Spoilers for Star Trek: Strange New Worlds episode one to follow!

Star Trek: Strange New Worlds is here, so to celebrate, we’ve created a weekly Strange New Worlds 101 series to explore and explain some of the key concepts and Easter Eggs that appear within the show. If you’re a newcomer eager to learn more about Trek or a diehard fan who just wants a quick refresher, this is the series for you. This week, we’re tackling General Order 1, which fans know by a different name.

In the series premiere aptly titled “Strange New Worlds,” Pike knows he shouldn’t interfere with a pre-warp culture. He’s aware of the fact it directly violates General Order 1, and basically every rule of Starfleet. But when he learns that Starfleet’s battle with Control in season two of Star Trek: Discovery led the society to the brink of disaster, he has to take a stand. He steps up to do the right thing and fix his mistake, because, as he says, any blood that’s spilled will be on Starfleet’s hands. 

It turns out that his move was correct:  the society turns away from civil unrest and internal conflict to look to the stars and begin to heal. Their scientists work on building starships, not weapons, and students learn about the visitors from another world who came in peace. Admiral Robert April manages to get Pike and his command crew out of trouble with Starfleet command, and suggests that General Order 1 will soon be going by a new name:  the Prime Directive.

Star Trek: Strange New Worlds - "Strange New Worlds"
"Strange New Worlds"

Pike jokes that the name will never stick, but he’s wrong about that. The Prime Directive has been a part of Star Trek since The Original Series, where it first is referenced in the episode “The Return of the Archons.” The Prime Directive is simple:  Starfleet is not to interfere with the development of a culture that is living and growing. In the season two TOS episode “Bread and Circuses,” the Directive is explained as meaning, "No identification of self or mission. No interference with the social development of said planet. No references to space, or the fact that there are other worlds, or more advanced civilizations." 

In the episode “The Omega Glory,” Kirk declares that a captain would rather sacrifice life, crew, and ship rather than violate the Prime Directive. However, across the series, most captains, including Kirk himself, show a rather laissez-faire approach to it. Kirk certainly has his issues following orders, and Picard bends the rules on more than one occasion, as do Sisko and Janeway.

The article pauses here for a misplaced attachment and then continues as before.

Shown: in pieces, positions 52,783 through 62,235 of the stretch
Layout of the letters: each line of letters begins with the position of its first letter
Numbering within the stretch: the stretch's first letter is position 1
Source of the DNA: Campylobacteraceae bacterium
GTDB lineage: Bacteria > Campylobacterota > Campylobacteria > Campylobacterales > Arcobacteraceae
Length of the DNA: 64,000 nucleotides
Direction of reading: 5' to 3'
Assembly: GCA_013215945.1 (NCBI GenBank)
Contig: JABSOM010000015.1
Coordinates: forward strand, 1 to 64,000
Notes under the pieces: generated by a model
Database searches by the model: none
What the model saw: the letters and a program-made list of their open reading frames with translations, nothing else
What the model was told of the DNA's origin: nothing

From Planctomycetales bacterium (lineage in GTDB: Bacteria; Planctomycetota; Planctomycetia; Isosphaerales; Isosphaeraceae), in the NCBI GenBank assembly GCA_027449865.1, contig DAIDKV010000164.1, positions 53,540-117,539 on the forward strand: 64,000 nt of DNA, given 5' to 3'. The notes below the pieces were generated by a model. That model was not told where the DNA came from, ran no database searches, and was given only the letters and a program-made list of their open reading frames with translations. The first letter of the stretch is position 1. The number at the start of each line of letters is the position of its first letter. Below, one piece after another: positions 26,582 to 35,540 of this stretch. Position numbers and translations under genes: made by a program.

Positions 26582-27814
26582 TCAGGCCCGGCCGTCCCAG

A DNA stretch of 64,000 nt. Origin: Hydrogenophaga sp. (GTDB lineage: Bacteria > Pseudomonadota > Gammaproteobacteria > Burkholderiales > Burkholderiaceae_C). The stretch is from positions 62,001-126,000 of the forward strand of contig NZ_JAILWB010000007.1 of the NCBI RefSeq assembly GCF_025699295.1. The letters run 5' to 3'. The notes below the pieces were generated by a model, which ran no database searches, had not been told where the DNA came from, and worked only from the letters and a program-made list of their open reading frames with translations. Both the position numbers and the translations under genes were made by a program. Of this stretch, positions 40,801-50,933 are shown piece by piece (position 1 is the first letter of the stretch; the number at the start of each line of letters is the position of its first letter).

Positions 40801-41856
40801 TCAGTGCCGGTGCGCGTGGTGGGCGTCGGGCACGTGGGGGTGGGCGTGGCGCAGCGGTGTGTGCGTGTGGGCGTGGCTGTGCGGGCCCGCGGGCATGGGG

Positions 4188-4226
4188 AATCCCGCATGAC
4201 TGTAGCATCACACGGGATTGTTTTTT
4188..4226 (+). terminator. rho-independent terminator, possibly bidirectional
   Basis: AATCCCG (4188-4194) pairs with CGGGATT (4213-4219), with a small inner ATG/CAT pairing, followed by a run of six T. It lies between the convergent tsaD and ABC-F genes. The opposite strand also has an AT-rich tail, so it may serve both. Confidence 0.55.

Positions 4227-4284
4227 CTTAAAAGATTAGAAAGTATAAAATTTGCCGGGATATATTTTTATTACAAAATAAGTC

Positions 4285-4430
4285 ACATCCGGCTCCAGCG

Captain Archer of Star Trek: Enterprise can’t be faulted for not following the Prime Directive, as it didn’t exist when he was leading a starship. He even declared that the day they did draft a directive he would follow it, though this was part of a speech about how until that day he’d continue to do what he felt was right. However, there are references made throughout Enterprise to a Vulcan policy of non-interference, which is likely what Starfleet modeled the Prime Directive on. Enterprise also explores the beginnings of the Temporal Prime Directive, which forbids anyone from altering history while traveling through time, via a time traveling agent from the 31st century sent to stop a Temporal Cold War.

In Star Trek: Discovery, General Order 1 is also referenced several times, with the series opening with Michael Burnham and Captain Georgiou trying to help save a dying culture without revealing themselves or their ship. This is, essentially, the Prime Directive before it earned the familiar name, which means that Georgiou is perhaps the captain who actually followed that rule the most as compared to the other captains we see. So far in Star Trek: Lower Decks we haven’t seen the crew of the Cerritos face a situation that calls for a choice between the Prime Directive and doing the right thing, but we’re sure that Captain Freeman and her merry band of command crew and ensigns would have a hilarious and heartfelt approach to navigating the Directive’s rules while still saving the day.

Star Trek: Prodigy tackled the Prime Directive in the episode “First Con-tact,” when Hologram Janeway introduces the concept to her young crew. While Dal and his friends ultimately don’t pull off a successful First Contact and do ignore the Prime Directive, it serves as a strong entry point in the franchise to introduce the littlest ensigns in your crew to the concept.

Captain Pike is right about many things, but the Prime Directive? That’s here to stay. Relive your favorite moments from the Star Trek: Strange New Worlds premiere with our official recap. In the meantime, let us know your favorite time a captain might’ve bent the rules around the Prime Directive on social!

Star Trek: Strange New Worlds will stream exclusively on Paramount+ in the U.S., Latin America, Australia & the Nordics. The series will air on Bell Media’s CTV Sci-Fi Channel & stream on Crave in Canada with additional international availability to be announced at a later date. The series is distributed by Paramount Global Content Distribution.

Star Trek: Strange New Worlds